Monsoon rainfall during August-September period is expected to be in the ‘normal’ range, India Meteorological Department (IMD) said on Monday. While predicting ‘normal’ to ‘above normal’ rainfall over the most parts of south, west, central and northwest regions, IMD predicted ‘below normal’ rainfall over parts of east and northeast regions in the next two months.
This could adversely impact rice sowing activities in key growing states in eastern regions. Rice sowing in the ongoing kharif season was 23.15 million hectare (MH) till last week, which was 13% less than the year ago level. “Rainfall over the country during the August-September period of southwest monsoon season is most likely to be ‘normal’ — 94 to 106% of long period average (LPA),” IMD said.
The rainfall deficiency in the east and northeast region has been 14% so far, while the cumulative rainfall received in all the four regions during June 1-August 1 was 487 mm, which was 7% more than (above normal) the LPA of 454 mm for the same period. Deficient rainfall in Uttar Pradesh (46%), Jharkhand (49%), Bihar (36%) and West Bengal (24%) so far against the benchmark has adversely impacted rice sowing.
“In case of Bihar and Jharkhand, we expect below normal rainfall, while West Bengal and Uttar Pradesh could get normal rainfall, thus reducing the current deficiency in the next two months,” Mrutyunjay Mohapatra, Director General, IMD said.Lower areas under paddy have been reported from states including West Bengal (1.6 MH), Uttar Pradesh (0.6 MH), Bihar (0.5 MH) and Jharkhand (0.4 MH).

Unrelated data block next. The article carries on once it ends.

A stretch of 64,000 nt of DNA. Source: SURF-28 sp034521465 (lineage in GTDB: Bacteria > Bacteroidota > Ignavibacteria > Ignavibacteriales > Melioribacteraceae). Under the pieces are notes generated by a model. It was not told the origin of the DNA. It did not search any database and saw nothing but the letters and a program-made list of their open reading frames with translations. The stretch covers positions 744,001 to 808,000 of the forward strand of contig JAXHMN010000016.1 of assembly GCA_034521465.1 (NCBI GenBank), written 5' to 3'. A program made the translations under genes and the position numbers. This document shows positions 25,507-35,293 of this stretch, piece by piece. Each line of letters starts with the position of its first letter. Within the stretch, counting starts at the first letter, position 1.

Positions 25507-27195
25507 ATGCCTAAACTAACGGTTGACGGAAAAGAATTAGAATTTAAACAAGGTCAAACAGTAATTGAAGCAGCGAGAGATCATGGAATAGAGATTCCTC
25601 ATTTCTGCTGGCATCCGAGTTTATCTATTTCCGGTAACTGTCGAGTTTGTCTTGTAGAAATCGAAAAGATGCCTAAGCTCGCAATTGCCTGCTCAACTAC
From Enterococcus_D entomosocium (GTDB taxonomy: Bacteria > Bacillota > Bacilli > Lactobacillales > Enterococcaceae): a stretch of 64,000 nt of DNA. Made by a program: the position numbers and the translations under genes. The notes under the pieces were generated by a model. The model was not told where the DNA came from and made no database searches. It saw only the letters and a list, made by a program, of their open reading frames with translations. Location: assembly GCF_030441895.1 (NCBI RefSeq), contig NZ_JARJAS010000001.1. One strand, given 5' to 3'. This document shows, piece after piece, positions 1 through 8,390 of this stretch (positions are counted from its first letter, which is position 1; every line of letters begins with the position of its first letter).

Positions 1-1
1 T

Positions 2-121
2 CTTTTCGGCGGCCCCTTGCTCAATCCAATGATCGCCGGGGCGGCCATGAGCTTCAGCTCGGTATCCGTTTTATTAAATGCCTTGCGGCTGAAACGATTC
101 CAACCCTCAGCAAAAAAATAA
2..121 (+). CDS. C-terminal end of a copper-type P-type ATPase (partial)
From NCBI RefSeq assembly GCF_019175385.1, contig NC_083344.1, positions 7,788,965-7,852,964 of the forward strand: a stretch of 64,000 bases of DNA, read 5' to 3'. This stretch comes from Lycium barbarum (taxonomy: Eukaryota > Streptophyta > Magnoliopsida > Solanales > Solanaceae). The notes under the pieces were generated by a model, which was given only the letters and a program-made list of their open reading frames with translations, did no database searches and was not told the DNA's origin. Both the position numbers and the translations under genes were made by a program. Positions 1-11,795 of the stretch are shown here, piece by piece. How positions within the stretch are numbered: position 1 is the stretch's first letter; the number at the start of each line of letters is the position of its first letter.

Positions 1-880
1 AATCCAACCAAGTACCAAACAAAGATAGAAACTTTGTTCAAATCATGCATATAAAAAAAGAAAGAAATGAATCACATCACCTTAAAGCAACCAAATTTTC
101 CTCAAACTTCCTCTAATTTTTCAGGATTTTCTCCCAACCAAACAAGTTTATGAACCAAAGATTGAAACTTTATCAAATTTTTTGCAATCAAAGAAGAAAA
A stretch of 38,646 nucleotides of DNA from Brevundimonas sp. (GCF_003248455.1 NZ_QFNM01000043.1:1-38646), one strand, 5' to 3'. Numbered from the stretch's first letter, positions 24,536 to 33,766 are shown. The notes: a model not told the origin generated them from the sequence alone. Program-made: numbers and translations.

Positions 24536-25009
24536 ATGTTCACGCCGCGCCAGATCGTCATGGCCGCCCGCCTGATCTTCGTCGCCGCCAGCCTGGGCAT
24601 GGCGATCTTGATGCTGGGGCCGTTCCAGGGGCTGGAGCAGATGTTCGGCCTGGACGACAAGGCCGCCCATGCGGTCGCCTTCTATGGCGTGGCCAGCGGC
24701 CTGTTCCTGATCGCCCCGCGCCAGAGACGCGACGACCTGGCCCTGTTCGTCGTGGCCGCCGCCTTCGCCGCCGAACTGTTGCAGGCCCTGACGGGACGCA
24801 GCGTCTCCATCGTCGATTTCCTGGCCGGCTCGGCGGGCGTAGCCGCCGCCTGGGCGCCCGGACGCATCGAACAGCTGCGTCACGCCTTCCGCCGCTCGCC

According to BV Krishna Rao, president, Rice Exporters Association, prices of preferred varieties of rice such as Sona masoori and Ponni in the domestic market have witnessed an increase of around 15% in the last two months because of lower sowing.However, officials say, the country may not face any shortage of the staple grain, as rice sowing in Punjab, Haryana, Andhra Pradesh, Telangana and Odisha have been more than last year.
Central India, south peninsula and northwest regions have received 15%, 28% and 4% more rainfall, respectively than LPA till Monday which has given a boost to sowing of kharif crops such pulses, oilseeds and coarse cereals, sugar and cotton. Overall summer crops including paddy, pulses, oilseeds, coarse cereals, sugarcane and cotton have been sown in 82.34 million hectare so far, about 2% higher than the corresponding period last year. The kharif crops sowing are expected to continue till the middle of August.
In April, 2022, the government had set a record foodgrain production target of 328 million tonne (MT) in the 2022-23 crop year (July-June) against 314 MT of production in 2021-22.Rice production target of 112 MT in the ongoing kharif season of the 2022-23 crop year (July-June).
As many as 29 out of the country’s 36 meteorological subdivisions recorded rainfall in the range of normal (96-104%), above normal (104-110%) and excess (110% and above) range against the LPA. Only 7 subdivisions have received deficient rainfall this monsoon seasonThe adequate and well distributed rainfall during monsoon months (June-September) helps in boosting kharif crop production besides ensuring sufficient moisture for the rabi or winter crops.
IMD on Monday predicted heavy rainfall over Sikkim, Tamil Nadu, Assam, Punjab, west Rajasthan, Odisha, West Bengal, Rayalaseema, Kerala Himachal Pradesh, west Uttar Pradesh, Uttarakhand, Bihar, Arunachal Pradesh , Telangana and south interior Karnataka.